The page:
General Protection Regulation Compliance Assistance in Energy and Utilities General Protection Regulation Compliance Assistance in Energy and Utilities

General Protection Regulation Compliance Assistance in Energy and Utilities

Over the past few decades, the energy and utility industries have developed and adopted many new technologies to become more efficient in the production and delivery of energy and in the provision of various utility services to customers. Technology and data are part of the DNA of energy and utility companies today, and these companies have taken steps to properly collect, store, manage and use the data. In our modern world, data privacy and security are real concerns and the EU has taken the most stringent steps thus far in protecting this data.

As you may be aware, the deadline for compliance with the EU General Data Protection Regulation (GDPR) is May 25, 2018. The GDPR is a regulation that requires businesses to protect the personal data they process about EU individuals, including both customers and employees. Failure to comply with the GDPR may trigger steep administrative fines of up to €20 million or 4% of the business’ global annual revenue, whichever is greater. Your business may be required to comply with the GDPR even if it does not have a physical presence in Europe. For example, if your business targets EU customers, then you will likely need to comply with the GDPR. Several key requirements under the GDPR are the following: (a) appointing a Data Protection Officer to oversee your GDPR compliance activities; (b) updating vendor contracts to incorporate GDPR data protection requirements; (c) maintaining a robust information security program; (d) obtaining appropriate consents from EU individuals before processing their data; (e) collecting and retaining the minimum amount of personal data that is necessary; (f) notifying EU regulators of certain data breaches within 72 hours of discovery; (f) allowing EU individuals to exercise their rights to access, modify, delete, transfer or object to the processing of their personal data; and (g) incorporating the GDPR’s principles of “privacy by design” and “privacy by default” into business operations. 
 
We are assisting our clients with their GDPR compliance efforts by doing the following:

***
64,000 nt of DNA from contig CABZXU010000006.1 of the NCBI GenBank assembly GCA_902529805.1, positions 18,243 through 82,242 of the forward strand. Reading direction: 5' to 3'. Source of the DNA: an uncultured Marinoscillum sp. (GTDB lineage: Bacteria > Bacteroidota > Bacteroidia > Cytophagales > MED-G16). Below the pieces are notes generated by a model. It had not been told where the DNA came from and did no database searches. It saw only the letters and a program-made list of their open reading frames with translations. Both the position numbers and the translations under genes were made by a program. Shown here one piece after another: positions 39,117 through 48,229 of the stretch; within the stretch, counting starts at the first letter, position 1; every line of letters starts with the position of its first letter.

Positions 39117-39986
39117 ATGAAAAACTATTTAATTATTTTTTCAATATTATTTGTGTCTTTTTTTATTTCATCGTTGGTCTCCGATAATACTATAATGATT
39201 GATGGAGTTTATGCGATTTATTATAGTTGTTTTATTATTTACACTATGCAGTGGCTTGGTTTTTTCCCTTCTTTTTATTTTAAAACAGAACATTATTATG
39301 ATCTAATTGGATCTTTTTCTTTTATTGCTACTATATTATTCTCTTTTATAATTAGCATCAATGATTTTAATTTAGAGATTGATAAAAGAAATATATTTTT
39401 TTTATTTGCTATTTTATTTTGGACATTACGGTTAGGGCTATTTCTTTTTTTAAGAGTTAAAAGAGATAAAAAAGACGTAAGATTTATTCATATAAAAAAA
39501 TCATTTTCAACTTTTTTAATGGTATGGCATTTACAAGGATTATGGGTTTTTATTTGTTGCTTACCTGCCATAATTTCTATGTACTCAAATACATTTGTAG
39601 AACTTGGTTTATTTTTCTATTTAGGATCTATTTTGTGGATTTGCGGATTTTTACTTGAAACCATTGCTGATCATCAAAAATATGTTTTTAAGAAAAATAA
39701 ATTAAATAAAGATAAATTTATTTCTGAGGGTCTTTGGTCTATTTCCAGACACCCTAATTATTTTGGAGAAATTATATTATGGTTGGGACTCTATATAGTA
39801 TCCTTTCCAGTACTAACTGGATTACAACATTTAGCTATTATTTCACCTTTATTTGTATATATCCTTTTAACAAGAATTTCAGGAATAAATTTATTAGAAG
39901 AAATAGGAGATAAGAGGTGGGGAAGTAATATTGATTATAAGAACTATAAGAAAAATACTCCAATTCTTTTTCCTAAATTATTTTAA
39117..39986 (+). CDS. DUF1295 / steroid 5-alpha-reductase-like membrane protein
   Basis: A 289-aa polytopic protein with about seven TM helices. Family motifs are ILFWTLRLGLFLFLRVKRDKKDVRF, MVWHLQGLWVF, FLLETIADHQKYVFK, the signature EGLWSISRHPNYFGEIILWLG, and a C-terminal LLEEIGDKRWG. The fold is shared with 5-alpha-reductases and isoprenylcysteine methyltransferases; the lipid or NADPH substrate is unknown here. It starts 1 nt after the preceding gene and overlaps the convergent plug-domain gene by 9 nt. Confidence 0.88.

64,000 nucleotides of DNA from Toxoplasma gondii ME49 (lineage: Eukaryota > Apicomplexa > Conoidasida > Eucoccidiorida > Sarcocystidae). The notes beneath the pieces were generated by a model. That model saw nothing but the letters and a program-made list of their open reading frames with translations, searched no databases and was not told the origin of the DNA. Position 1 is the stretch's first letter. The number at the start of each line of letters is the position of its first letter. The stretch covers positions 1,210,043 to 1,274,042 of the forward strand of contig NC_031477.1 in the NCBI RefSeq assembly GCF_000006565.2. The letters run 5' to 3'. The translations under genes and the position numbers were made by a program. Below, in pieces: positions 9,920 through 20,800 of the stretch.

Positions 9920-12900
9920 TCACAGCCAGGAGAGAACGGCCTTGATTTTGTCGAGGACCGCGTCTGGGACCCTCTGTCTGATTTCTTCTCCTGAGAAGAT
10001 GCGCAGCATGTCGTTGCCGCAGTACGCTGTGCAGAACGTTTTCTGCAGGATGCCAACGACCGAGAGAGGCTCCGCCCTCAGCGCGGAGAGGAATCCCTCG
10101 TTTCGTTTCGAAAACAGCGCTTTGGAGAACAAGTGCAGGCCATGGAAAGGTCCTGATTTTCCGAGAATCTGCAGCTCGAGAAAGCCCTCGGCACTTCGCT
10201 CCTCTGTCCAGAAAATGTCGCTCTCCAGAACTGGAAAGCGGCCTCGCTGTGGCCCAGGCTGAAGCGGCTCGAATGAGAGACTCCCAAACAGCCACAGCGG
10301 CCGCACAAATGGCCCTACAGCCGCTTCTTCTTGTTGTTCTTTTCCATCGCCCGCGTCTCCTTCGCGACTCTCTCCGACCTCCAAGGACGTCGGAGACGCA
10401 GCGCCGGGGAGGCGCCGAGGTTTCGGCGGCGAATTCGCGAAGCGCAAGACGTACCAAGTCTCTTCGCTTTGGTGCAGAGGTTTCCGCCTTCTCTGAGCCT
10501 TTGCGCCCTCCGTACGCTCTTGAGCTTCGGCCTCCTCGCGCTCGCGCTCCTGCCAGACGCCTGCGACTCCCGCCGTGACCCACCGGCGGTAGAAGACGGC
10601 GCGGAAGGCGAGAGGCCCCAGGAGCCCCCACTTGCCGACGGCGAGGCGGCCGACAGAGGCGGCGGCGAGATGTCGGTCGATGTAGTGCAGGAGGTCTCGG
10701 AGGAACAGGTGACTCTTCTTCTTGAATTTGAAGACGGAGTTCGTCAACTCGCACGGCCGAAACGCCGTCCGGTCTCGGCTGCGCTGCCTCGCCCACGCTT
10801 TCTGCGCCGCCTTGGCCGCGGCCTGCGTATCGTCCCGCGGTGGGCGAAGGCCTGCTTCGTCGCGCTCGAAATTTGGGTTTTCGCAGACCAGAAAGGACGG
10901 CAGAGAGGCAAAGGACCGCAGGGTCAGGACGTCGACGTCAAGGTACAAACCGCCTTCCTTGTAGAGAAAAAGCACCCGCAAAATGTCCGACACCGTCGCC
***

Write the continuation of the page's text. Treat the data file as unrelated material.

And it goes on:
• Creating a Data Map for Personal Data. We work with our clients to track the location and processing flows of EU individuals’ personal data, which will allow us to determine which categories of information are within the GDPR’s scope. 
  • Assessing Scope of GDPR Obligations. Your compliance obligations may differ if you are a “data controller” or “data processor” under the GDPR. We assist clients with identifying their statuses and associated obligations.
  • Updating Breach Notification Plan. We help our clients update their breach response plans to include the strict 72-hour notification requirement under the GDPR.
  • Amending Vendor Contracts. We assist our clients in amending relevant vendor contracts to comply with GDPR requirements and negotiating these amendments.
  • Identifying Consent Issues. We work with our clients to identify whether they must meet the GDPR’s stringent requirements for obtaining individuals’ consent before processing certain categories of EU personal data, including sensitive data.
  • Evaluating Processes for Protecting Individuals’ Rights. We evaluate our client’s ability to comply with GDPR provisions granting EU individuals rights, with respect to their personal data and provide recommendations, for operationalizing the requirements.
  • Creating an Internal GDPR Policy Manual. We prepare an internal GDPR policy manual for our clients that they can use not only as a foundation for employee training, but also produce to EU regulators to demonstrate compliance. The manual contains policies and procedures that address topics that include consent mechanisms, individuals’ rights, data security, vendor management, receiving and investigating privacy complaints, handling sensitive data, the concepts of “privacy by design” and “privacy by default,” data retention and international transfers of personal data. 
  • Developing Other GDPR Compliance Documentation. We assemble templates for documentation that clients may be required to provide to EU regulators, such as records of processing activities, records of consents received, data protection impact assessments and a data breach log. 
If you would like to discuss how we can help, please contact Melissa Proffitt, chair of the Energy and Utilities Practice Group, at melissa.proffitt@icemiller.com or (317) 236-2470 or John Oberle at john.oberle@icemiller.com or (614) 462-2227. 

This publication is intended for general information purposes only and does not and is not intended to constitute legal advice. The reader should consult with legal counsel to determine how laws or decisions discussed herein apply to the reader’s specific circumstances.
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